These One-Stop center partners are recipients of Federal grant dollars, either directly or from another recipient. They will, in their normal course of business, maintain appropriate accounting and other information in accordance with applicable Federal guidance. This normally includes accounting for indirect costs, through indirect cost rates or cost allocation plans, as well as for direct costs. All costs must be accounted for in accordance with Generally Accepted Accounting Principles (GAAP). For the direct funded organizations, this includes negotiating the necessary indirect cost rate or obtaining approval of their cost allocation plan.
When individual organizations partner in the One-Stop environment, some activities or functions are performed which benefit more than one individual organization, e.g., a common reception area, provision of information on the services available at the One-Stop, or collection of basic information from individuals seeking assistance at the One-Stop. When this occurs, the cost of performing these functions must be allocated to the benefiting programs or cost objectives (grants). This must be done based on benefits received by the benefiting program, and not on availability of funds. When that distribution is accomplished, the individual partners must include these costs (i.e., the allocable share of the common/shared costs) in their total cost picture to determine the total cost of operations to perform the functions for which they were funded. The following diagram shows the relationship of the partner programs to each other and to the One-Stop.Start Printed Page 29642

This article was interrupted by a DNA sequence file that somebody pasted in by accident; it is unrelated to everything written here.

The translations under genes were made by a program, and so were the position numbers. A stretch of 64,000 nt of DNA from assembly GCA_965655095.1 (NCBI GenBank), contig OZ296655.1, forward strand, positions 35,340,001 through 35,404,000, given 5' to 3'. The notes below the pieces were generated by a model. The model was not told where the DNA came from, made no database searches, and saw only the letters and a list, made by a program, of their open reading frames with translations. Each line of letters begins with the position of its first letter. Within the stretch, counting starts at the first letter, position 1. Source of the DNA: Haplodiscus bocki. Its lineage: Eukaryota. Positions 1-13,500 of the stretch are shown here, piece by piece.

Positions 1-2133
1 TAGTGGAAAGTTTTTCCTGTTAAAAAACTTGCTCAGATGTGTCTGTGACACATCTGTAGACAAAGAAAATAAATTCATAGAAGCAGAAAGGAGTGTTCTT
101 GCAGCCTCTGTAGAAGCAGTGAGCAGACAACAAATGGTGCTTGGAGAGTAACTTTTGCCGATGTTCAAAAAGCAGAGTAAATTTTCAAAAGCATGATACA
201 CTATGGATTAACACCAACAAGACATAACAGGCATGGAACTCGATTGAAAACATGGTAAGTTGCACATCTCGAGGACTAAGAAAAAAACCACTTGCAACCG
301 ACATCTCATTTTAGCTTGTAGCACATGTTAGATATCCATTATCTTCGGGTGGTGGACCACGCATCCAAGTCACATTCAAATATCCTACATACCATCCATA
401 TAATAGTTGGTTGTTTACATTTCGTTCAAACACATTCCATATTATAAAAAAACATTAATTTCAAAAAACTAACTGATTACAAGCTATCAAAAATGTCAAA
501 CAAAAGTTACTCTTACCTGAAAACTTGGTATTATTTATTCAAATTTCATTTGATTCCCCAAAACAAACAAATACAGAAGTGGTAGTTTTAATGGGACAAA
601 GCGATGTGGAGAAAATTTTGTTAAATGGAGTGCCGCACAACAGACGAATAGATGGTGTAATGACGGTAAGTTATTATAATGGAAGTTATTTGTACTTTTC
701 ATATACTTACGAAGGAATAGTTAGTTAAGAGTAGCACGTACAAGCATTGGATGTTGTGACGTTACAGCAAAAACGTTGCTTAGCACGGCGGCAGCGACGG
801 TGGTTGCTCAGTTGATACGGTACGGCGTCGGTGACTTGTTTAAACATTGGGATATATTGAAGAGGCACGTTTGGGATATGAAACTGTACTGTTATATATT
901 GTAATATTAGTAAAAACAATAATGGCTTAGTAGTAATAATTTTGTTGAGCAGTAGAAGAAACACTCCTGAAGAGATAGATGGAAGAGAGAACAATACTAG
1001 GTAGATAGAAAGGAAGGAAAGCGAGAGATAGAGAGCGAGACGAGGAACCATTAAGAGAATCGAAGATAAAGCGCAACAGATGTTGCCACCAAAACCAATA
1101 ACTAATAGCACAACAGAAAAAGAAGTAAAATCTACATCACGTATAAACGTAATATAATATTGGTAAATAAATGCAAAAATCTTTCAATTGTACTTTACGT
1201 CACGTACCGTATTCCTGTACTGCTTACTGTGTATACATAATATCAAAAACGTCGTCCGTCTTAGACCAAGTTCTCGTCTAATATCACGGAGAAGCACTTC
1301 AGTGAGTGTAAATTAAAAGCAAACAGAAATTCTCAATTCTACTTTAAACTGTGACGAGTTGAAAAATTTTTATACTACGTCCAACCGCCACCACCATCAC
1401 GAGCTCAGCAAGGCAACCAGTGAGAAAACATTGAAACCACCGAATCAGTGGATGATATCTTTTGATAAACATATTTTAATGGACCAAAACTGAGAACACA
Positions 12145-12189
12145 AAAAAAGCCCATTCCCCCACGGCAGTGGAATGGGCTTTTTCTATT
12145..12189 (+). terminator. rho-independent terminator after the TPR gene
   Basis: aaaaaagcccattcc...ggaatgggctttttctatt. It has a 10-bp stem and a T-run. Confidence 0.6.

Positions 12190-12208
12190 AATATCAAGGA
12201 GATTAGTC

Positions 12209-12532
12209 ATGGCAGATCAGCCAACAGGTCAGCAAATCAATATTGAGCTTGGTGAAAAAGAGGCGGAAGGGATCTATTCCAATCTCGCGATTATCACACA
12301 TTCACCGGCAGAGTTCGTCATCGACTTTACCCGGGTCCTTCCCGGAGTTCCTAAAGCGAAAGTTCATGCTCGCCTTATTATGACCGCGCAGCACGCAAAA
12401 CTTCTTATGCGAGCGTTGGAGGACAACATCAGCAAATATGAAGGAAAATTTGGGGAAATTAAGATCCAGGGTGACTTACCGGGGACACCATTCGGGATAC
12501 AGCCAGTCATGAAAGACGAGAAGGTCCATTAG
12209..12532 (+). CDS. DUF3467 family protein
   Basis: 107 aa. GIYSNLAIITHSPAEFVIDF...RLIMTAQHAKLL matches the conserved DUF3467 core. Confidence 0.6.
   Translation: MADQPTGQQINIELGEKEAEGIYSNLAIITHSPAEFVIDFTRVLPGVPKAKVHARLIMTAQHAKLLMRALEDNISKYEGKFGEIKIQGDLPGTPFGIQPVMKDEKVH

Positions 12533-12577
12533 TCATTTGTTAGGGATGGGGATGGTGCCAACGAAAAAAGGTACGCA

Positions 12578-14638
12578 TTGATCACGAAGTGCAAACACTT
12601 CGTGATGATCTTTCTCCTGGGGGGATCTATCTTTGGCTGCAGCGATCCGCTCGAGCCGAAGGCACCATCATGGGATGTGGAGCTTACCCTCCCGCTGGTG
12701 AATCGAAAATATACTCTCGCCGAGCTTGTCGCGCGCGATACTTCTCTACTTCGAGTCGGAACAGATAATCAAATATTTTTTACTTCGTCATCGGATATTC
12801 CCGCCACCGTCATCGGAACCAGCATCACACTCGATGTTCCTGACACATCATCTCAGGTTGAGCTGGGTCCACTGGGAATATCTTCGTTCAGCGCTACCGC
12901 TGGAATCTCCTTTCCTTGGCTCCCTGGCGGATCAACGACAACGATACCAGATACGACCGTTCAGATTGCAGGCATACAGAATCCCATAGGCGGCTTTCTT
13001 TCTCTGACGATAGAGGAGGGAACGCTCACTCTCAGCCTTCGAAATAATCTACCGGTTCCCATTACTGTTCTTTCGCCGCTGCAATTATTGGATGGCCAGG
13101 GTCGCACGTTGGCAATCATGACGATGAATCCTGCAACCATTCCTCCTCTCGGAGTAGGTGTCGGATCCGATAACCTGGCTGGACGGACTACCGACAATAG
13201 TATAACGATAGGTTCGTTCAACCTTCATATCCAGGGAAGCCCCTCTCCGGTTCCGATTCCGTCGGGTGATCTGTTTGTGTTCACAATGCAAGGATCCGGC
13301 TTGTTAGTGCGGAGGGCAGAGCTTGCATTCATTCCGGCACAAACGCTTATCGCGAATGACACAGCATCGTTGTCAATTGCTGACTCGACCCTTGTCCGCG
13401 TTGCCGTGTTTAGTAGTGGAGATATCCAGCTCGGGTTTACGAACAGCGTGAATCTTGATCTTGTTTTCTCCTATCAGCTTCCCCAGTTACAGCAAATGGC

It should be noted that the unshaded center area is comprised of the shared costs that are applicable to two or more of the partner entities. A provides a service that benefits A, B, C and D; B provides a service that benefits B, C, D and A; C provides a service that benefits C, D, A and B; and D provides a service that benefits D, A, B and C. Allocating these costs to the benefiting activities (grants/programs) does not necessarily relate to the methodology used for payment. Payment of these costs will be discussed later in this guidance. Allocating One-Stop costs is no different from allocating costs incurred by grantees for their individual grant programs. The One-Stop costs have effectively been pooled. The question is what is the best basis for equitable distribution of shared costs without incurring unnecessary additional burden.